When it comes to pictures books, not all picture books are created equal. Selecting the right book contributes to successful read-alouds; the repertoire should include a variety of well-illustrated, quality literature. Use stories containing well-defined story structure, higher level vocabulary and emotions, whilst providing exposure to literate language (Westerveld & Gillon, 2008). Half the battle is finding the engaging books to read aloud that are enjoyable for adults and children. Little Birdie Books painstakingly scours the world of picture books for stories that are both language-rich and engaging for children 3-6 years of age…and their parents.

#4 On the road but not in the lane

McKeown and Beck (2007) used the term ‘‘on the road, but not in the lane’’ when referring to children’s responses to inferential question that were close but not quite. I think we can all agree that some evenings all we have left in the tank in response to our child’s remarks about the story is an “Oh right” then turn the page. But the researchers maintained that parents and educators need to follow up children’s responses with prompts for elaboration such as why, how or “tell me more”. This kind of talk is much more complex than shallow turn-taking (McKeown and Beck, 2007).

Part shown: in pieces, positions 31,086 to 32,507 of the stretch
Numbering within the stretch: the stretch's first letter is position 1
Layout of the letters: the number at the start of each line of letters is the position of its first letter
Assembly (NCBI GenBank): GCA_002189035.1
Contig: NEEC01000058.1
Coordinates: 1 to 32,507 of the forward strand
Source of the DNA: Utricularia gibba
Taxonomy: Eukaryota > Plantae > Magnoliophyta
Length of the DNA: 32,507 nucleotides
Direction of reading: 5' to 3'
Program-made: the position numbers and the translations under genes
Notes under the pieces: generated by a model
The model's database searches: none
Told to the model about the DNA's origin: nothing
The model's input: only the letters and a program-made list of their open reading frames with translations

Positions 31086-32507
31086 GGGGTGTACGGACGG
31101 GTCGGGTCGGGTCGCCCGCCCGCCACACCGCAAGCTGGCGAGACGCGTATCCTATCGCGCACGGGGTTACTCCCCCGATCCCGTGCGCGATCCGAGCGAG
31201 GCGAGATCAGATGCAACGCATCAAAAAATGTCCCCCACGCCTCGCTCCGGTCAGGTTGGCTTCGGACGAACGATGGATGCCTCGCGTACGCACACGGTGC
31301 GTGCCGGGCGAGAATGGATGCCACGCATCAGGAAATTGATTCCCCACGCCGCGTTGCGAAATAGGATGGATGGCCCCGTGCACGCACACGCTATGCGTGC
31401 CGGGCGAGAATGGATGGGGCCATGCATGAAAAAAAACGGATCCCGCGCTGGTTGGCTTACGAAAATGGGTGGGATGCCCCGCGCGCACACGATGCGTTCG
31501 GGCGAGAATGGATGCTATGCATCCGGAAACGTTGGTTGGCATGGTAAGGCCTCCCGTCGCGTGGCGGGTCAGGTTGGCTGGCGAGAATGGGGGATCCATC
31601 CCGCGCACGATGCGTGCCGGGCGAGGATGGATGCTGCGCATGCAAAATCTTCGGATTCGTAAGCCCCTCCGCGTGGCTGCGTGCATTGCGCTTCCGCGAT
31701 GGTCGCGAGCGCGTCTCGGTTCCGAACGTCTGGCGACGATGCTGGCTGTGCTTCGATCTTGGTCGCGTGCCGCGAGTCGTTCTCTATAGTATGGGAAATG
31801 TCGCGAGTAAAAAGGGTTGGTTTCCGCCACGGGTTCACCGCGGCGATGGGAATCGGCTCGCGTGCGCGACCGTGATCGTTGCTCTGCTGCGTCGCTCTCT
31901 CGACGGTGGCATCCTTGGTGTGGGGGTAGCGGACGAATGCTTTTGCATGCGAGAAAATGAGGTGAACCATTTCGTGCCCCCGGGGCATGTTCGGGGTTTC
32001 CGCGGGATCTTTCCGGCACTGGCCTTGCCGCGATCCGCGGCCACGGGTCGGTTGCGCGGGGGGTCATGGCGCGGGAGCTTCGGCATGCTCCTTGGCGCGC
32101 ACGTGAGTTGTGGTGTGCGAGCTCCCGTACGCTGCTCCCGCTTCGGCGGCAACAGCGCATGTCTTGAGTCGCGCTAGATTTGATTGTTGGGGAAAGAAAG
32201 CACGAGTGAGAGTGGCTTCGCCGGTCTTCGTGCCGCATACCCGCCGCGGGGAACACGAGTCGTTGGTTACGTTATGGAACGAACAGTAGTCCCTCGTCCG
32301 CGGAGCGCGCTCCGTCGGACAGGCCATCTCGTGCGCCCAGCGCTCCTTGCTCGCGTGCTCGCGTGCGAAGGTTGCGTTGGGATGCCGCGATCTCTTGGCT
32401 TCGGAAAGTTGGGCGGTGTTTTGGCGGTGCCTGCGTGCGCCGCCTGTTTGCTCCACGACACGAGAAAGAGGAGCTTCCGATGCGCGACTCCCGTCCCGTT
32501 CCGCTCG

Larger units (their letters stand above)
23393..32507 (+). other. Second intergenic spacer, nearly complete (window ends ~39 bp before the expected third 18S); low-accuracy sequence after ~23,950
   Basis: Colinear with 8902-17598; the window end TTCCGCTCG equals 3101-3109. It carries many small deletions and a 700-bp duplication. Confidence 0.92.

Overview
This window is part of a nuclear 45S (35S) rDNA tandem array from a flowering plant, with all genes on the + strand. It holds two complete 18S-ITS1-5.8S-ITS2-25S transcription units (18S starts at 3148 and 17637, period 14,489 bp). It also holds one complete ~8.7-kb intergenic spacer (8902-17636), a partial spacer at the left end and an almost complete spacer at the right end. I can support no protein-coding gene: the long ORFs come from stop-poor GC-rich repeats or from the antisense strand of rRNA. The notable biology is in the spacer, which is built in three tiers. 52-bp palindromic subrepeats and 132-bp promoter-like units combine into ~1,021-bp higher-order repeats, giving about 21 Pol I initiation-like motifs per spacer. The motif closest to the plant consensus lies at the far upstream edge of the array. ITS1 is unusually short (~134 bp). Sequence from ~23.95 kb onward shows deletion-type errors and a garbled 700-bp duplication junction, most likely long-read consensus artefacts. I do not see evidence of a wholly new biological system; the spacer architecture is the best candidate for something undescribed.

#5 Train your ‘mini-apprentices’

van Kleek et al. (2006) suggest that adults can model inferential thinking skills and scaffold children’s language, thus providing an apprenticeship in skills which children will later use independently. Modelling for comprehension is simple. Just pretend out loud that you are figuring out the story, problem, characters’ emotions and motives and the potential solutions. Essentially you are demonstrating purposeful pauses, ‘working it out’ thinking, lots of sabotage (“I’m confused”), making thought-provoking comments and questions and elaborating on your child’s responses. Oh and don’t forget these apprenticeships can last for years, well beyond when your child learns to read to themselves. The message?

Never. Stop. Reading. Aloud.


If children are to be empowered to use language for thinking and understanding, they need to develop abilities to operate at an inferential level.

This requires the readers (parents, grandparents and educators) to go beyond information directly presented in the text and illustrations. Let’s encourage children to use language for critical thinking where children practise wondering, exploring, imagining, predicting, pondering, explaining and analysing.